Perhaps until now. What made metropolitan existence attractive – a network effect in which convenient access to products and services attracted providers of more desired products and services, thereby increasing overall convenience – might be declining as the rise of virtuality makes many of the urban conveniences no more convenient than the same conveniences delivered from non-urban sources.

So the planning-for-a-difficult-future shoe now belongs on the other foot. Those responsible for urban planning need to re-think (“re-imagine” if you want to be trite about it) how to make the cities they lead attractive enough to corporate and residential inhabitants to quell … maybe that isn’t a high-enough bar; make it to reverse the urban core’s competitive decline.

Meanwhile, in the IT trenches, network engineering and troubleshooting sure are fun when employees choose and pay for a lot of the corporation’s technical infrastructure.

Bob’s last word: I have no magical formula to offer. All I know is that urban planners had better learn from the history of small town decline. Counting on things to just work themselves out is mistaking hoping for planning.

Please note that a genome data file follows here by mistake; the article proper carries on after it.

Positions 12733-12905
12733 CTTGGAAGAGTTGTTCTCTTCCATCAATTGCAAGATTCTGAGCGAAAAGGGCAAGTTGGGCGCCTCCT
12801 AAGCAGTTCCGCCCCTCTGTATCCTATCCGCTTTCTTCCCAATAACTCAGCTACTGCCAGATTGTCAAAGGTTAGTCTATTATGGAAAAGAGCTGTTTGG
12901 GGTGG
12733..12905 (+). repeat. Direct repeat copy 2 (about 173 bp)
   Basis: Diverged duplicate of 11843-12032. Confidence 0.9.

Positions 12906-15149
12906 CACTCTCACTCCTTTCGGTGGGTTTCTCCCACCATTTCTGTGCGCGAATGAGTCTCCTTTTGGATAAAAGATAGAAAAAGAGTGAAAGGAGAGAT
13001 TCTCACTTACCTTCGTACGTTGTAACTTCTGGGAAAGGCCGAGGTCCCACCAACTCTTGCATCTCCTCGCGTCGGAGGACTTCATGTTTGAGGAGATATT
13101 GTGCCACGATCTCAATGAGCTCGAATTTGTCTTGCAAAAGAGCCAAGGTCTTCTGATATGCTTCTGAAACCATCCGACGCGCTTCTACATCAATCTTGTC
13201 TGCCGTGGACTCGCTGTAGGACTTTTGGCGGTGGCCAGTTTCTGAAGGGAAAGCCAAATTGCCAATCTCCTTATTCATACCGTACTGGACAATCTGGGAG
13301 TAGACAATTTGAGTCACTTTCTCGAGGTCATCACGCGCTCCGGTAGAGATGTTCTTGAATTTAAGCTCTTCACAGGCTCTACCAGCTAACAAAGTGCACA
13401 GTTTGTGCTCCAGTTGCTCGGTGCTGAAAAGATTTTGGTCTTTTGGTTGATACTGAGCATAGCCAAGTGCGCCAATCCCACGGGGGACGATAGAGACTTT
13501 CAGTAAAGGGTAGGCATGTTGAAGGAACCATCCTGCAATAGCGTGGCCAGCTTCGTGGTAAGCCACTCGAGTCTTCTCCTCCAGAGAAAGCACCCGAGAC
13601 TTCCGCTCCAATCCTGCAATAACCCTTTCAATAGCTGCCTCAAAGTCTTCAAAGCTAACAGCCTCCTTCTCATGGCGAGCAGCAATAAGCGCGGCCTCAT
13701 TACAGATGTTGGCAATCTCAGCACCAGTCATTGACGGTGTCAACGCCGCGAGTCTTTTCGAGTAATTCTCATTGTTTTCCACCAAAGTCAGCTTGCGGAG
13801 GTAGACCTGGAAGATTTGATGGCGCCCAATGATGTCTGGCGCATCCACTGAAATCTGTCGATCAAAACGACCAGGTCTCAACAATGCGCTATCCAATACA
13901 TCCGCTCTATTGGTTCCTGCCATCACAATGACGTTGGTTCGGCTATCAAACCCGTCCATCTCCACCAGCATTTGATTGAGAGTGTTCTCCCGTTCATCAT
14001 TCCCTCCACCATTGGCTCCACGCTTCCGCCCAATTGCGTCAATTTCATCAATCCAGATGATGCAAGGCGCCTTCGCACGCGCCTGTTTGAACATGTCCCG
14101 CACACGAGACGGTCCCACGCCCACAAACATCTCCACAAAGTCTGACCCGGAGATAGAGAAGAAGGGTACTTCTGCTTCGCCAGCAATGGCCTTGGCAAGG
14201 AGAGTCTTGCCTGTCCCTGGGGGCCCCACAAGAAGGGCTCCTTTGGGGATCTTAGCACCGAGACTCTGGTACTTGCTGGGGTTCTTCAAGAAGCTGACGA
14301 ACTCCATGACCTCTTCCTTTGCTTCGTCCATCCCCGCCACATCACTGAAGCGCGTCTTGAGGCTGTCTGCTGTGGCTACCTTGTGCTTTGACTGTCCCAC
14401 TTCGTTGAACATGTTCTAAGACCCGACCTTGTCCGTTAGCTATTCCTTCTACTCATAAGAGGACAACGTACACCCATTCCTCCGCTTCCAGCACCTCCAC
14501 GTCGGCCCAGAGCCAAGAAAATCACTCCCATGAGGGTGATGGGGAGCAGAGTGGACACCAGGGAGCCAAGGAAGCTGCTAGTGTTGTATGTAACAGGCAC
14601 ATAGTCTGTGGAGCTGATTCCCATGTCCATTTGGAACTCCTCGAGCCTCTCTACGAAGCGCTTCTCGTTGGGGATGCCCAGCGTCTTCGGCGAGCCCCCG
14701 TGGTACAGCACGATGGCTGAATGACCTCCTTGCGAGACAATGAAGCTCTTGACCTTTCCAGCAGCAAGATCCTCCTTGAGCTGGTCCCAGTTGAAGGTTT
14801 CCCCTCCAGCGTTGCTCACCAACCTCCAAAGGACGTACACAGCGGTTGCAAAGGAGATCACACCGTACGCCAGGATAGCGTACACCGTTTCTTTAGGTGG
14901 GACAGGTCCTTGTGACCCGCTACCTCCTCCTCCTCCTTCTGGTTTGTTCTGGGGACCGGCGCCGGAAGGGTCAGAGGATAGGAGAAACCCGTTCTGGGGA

That also goes for the IT help desk when an employee can’t get their work done and the root cause is a screwup on the part of the employee’s ISP.

The word after Bob’s last word: Mad Magazine’s legendary Al Jaffee, inventor of its famous back-page “fold-ins” and Mad’s Snappy Answers to Stupid Questions, just turned 100. Happy birthday!

Bob’s sales pitch: Nope. Nothing to sell on this week’s main theme. But if you’re interested in the ETG and its impact on organizational dynamics, that’s one of the topics Scott Lee and I took on in The Cognitive Enterprise.

“We don’t,” my client explained, “want to be in the data center business.

It’s a common negative want shared by IT and business management alike in many companies, especially in the context of pursuing a Cloud strategy instead.

It leads, or should lead to a diplomatically phrased version of the contrapositive question: What business does the decision-maker in question want to be in?

Enter the dreaded mission statement, which in principle should be the go-to source for the definitive answer, which in theory should yield a very short list (it should contain no more than three items and I’m being generous) of the business functions the company won’t outsource.

If, for example, you run General Motors, and thanks to KJR you figured out you want to be in the sell-cars-people-want-to-buy business and not the bribe-people-to-finance-cars-they-otherwise-would-never-buy business, you’d easily figure out the importance of outsourcing everything except Marketing (to understand what people might want to buy) and Advertising (persuading people they want to buy GM cars).